Last year, Yale got to play a team in Baylor just like it in the NCAA Round of 64, one reliant on veteran bigs and offensive rebounding.
This year, the Princeton Tigers (23-6, 14-0 Ivy) get a NCAA opponent that mirrors themselves too.
Like Princeton, the Notre Dame Fighting Irish (25-9, 12-6 ACC) rely on the three-pointer, avoid turnovers, prefer to play at a snail’s pace and don’t get to the foul line very often.
Notre Dame ranks first in the nation in not one but two categories, according to KenPom: turnover percentage and free-throw percentage. In other words, the Irish are extremely opportunistic and don’t give games away.
But although the Irish may be good at the foul line, they don’t get there a whole lot, instead opting to outshoot their opponent rather than engage in a war of attrition. They rank 42nd in the nation in percentage of shots taken from three-point range, while Princeton ranks 31st, ensuring that we’ll see a lot of ball movement and outside shooting if both teams have their way.
The Irish are 6-2 against teams that, like they do, rank 300th or lower in average possession length, which applies since Princeton plays at even a slower pace than Mike Brey’s ACC squad. Notre Dame shot a respectable 36.4 percent from deep in those games, and it went 7-2 in games in which it attempted fewer than 20 three-pointers.
Still, in a game with long possessions, Princeton’s man-to-man defense is going to have to rotate in a white-on-rice fashion on the perimeter if it is to win its first NCAA Tournament game since 1998.
Notre Dame is led by Wooden Award and Karl Malone Award finalist junior forward Bonzie Colson, who has averaged 17.5 points and 10.2 rebounds per game and senior forward V.J. Beachem and his 15.0 points and 4.1 rebounds.
Oh, and there a couple of central New Jersey natives that Princeton must try to push past. Bridgewater, N.J. native junior guard Matt Farrell has contributed 14.2 points and 5.5 assists per game and senior guard and Medford, N.J. native Steve Vasturia has posted 13.3 points, 3.8 rebounds and 3.4 assists per contest.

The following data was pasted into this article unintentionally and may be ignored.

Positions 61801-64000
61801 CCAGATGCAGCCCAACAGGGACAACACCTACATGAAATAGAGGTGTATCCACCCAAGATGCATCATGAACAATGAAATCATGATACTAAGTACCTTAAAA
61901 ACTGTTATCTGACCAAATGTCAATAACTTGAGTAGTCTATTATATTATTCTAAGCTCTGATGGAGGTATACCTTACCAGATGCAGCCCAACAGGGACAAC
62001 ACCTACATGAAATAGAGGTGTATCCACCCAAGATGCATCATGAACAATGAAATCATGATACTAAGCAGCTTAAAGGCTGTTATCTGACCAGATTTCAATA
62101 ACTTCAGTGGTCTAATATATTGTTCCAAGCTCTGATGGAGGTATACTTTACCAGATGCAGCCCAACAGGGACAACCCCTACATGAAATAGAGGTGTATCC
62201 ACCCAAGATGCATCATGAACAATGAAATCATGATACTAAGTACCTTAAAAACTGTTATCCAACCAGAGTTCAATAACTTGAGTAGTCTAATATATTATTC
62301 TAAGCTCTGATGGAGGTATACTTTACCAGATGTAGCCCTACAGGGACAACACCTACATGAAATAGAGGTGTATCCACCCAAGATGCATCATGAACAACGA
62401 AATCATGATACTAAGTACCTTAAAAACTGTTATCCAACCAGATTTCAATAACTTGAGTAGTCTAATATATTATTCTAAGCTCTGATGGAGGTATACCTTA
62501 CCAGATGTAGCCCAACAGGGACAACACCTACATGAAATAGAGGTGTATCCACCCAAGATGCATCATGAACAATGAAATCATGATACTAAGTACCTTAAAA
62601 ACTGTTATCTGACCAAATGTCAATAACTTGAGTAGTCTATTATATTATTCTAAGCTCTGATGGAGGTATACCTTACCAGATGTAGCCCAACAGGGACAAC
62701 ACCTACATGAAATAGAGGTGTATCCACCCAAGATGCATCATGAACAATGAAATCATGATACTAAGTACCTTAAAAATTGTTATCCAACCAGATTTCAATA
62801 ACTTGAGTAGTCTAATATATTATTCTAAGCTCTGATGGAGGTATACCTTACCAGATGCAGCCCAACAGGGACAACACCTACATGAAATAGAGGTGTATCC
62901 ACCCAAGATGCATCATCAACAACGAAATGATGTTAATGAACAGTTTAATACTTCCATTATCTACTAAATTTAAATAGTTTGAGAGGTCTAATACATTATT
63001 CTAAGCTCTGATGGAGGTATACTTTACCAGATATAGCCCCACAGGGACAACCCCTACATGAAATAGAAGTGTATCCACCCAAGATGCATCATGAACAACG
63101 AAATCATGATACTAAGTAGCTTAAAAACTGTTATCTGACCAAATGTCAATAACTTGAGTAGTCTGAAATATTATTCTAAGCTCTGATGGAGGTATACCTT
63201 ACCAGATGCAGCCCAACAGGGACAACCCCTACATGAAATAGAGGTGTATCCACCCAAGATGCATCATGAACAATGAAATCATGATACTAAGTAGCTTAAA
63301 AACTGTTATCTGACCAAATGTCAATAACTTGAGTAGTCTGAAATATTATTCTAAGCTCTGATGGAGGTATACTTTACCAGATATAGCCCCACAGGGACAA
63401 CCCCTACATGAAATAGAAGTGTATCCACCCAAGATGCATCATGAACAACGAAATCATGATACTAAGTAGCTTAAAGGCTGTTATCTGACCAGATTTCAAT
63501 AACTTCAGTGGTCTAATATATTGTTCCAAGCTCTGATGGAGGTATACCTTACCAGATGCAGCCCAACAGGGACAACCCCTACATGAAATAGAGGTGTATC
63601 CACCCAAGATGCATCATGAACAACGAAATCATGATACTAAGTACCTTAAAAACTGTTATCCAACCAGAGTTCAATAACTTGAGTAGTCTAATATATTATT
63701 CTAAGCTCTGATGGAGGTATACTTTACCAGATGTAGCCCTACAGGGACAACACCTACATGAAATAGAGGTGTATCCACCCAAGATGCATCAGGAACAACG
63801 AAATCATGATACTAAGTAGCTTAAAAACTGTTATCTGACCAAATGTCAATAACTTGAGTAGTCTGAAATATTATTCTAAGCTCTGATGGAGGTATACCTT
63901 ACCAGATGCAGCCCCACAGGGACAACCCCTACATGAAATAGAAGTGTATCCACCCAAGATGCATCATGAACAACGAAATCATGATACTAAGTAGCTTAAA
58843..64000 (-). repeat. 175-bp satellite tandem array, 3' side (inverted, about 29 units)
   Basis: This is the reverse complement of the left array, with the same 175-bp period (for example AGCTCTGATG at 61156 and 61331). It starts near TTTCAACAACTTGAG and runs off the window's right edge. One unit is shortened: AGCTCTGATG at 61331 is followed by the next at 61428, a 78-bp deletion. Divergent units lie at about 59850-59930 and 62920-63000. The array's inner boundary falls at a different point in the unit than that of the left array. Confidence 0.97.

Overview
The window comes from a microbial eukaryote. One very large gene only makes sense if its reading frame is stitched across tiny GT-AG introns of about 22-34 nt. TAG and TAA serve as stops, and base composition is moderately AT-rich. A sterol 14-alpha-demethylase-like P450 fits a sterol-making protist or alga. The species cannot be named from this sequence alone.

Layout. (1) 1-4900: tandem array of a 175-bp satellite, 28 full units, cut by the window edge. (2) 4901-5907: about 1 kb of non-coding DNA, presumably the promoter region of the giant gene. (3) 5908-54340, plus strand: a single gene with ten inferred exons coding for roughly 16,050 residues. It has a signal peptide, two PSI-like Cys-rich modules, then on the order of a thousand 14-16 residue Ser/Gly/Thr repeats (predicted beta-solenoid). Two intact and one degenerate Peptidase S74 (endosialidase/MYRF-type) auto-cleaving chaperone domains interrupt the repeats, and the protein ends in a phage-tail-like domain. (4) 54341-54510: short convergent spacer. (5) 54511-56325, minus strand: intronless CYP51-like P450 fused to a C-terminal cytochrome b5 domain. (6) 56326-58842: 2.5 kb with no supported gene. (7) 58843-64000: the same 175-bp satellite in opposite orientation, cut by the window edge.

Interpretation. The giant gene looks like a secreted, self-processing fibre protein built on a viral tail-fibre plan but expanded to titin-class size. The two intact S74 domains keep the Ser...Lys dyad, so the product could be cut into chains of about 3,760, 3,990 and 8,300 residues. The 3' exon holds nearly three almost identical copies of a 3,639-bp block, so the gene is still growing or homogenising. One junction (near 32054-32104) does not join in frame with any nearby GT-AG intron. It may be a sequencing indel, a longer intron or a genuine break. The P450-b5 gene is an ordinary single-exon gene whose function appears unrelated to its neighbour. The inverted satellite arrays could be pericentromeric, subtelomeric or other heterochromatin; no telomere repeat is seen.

The bottom line – this is a very tough matchup for Princeton, likely tougher than Yale’s showdown with Baylor a season ago. Notre Dame’s been to the Elite 8 two years running, and Princeton’s got quite a looking glass to stare down.
Princeton has faced Notre Dame three times, going 1-2 but winning its most recent matchup – an upset of the Irish in 1977 at Jadwin Gym.
3 thoughts on “No. 12 Princeton vs. No. 5 Notre Dame: What to watch for”
Playing a better version of yourself is the best chance for an upset. Colson is just 6-5, which will give our soft but agile bigs a chance to limit his damage (any powerful 7-footer would crush us like bugs). They’ll have to win this with team defense and Myles Stephens’ individual offense.
Maybe establish Stephens early on to open up the 3pt line for Cannady, Cook and Weisz. Don’t just start the game bombing away from 3; that’s exactly what ND will expect and leaves us vulnerable to getting run out of the building if we miss. Slow it down, post up Stephens in the paint.
Thanks for the well-considered comment, gokinsmen.
I agree that bombing from three to begin would be unwise, unless they’re in-rhythm, open shots, which they were not early in either Ivy tourney game. Establishing Stephens and Weisz inside out in the early going should prove important.
I do think Notre Dame is a more favorable opponent than West Virginia, the other potential first-round matchup in the same region and the Tigers’ likely opponent should they upend ND, because of the greater similarity. But I also think ND is a better No. 5 seed this year than Baylor was last year, and that the Fighting Irish are just really, really stellar at the style they play. I expect it to be a game that lives up to its Round of 64/Thursday-opening slot.
Here’s another article about the big Princeton take-down of Notre Dame in 1977: https://paw.princeton.edu/article/carrils-magic-looking-back-princetons-1977-upset-notre-dame
I was 12-year old kid, blown away by the showtime flair of Digger Phelps and the Irish. If I remember correctly, Notre Dame came out in one set of warm-up gear 40 minutes or so before the game, retreated to their locker room, then reemerged wearing different colors and patterns. That just blew my young mind.
Note the article’s reference to there being 8,000 fans at the game. Back then, Princeton had larger, metal stands in the end zones that stretched all the way back to Jadwin’s walls. The seats weren’t great but it made for a more exciting, enclosed atmosphere.
Looking forward to Thursday. Go Tigers!
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